Subject: I have found a CD that I think you would enjoy
One classic is worth the price of admission
Tyler Smith | Denver, CO United States | 08/04/2000
(4 out of 5 stars)
"Eight songs on "Lucille" are standard-issue blues from B.B. King -- and there's nothing wrong with that. There's nothing to match any of his classics, such as "Don't Answer the Door," "Sweet Little Angel," "How Blue Can You Get," or "Why I Sing the Blues," just to name a few. But you have the lusty King voice, the exuberant guitar, even if the material is not quite "A" stuff. But then there's that ninth song -- the title and the leadoff.And what a song that is. King's valentine to his guitar, to whom he gives all the credit for his remarkable career, is quite simply one of the best tunes -- blues or otherwise -- you'll ever hear. He makes Lucille testify effortlessly throughout the tune, and the voice-like quality and absolutely authentic tone that he strikes makes repeated listening nearly irresistible. Throughout the course of "Lucille" King tells us not only about his guitar but about his life. It's a variation on "Why I Sing the Blues" in that he lets us know what motivates him to play the music that has given all of us so much.One of the many memorable lines in "Lucille" sums up King's life: "You know, if I could play pop tunes, I still don't think that I could do it. 'Cause seems like Lucille don't want to play nothin' but the blues. And I think I'm pretty glad about that."So are we."
No voice, just Lucille
Roger Crysler | Canada | 11/19/2004
(3 out of 5 stars)
"Anyone wanting the short story on the blues can be sent straight to the BB King bins. He had it in the beginning, and just got better, thriving on technology. After a while, you get to really appreciate his guitar and you maybe want no interference, like from voice. This is a great album that way, just Lucille, no voice. Some of the music is quite old and challenged sound-wise, and after a couple of times through this album, you're ready for the whole B experience again.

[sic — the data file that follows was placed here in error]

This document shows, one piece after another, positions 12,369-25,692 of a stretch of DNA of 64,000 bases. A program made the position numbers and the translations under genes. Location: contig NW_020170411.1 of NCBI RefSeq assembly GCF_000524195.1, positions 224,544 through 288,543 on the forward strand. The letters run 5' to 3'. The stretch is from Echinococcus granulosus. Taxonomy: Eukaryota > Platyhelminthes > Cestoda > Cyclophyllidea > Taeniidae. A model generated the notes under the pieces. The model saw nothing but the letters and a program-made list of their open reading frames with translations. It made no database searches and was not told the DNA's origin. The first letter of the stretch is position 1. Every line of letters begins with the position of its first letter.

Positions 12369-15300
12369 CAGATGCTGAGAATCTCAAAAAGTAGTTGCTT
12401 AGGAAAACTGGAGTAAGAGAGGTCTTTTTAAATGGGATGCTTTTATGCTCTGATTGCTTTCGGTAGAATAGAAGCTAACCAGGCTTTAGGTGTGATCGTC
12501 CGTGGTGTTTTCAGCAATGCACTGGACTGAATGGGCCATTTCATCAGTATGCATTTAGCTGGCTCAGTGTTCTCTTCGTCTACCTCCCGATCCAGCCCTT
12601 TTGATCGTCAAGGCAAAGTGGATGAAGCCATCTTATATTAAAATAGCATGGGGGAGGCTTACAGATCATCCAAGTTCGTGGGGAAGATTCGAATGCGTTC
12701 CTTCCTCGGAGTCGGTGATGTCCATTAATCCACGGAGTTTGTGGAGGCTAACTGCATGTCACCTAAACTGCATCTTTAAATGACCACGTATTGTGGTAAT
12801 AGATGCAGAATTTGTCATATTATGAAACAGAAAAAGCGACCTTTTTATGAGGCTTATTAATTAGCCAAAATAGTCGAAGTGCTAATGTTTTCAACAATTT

It is worth commenting that the instrumentals on Blues on the Bayou (there are 3 of them) are the best B has done anywhere, anytime that I know of. BB's Theme, the opener, is worth the price of admission on its own. I'll Survive, also on Blues on the Bayou, is B's favourite over the years, he says, although it's vocal. That album is probably his best - a better starting point if you don't have it already."
Vincent L. Smith | Washington, DC | 03/03/2008
(4 out of 5 stars)
"Amazing this CD hasn't garnered more reviews - it's awesome. A classic example of great late 60s blues. Standing in the face of rock, even though they were getting more white fans, the traditional base of blues was eroding fast.
*Lucille* the first track is bona-fided classic. So is *Watch Yourself* and all the others - except *You Move Me* - amble along at their own pace. Nothing forced here. Just very relaxed blues, with nothing to prove to nobody."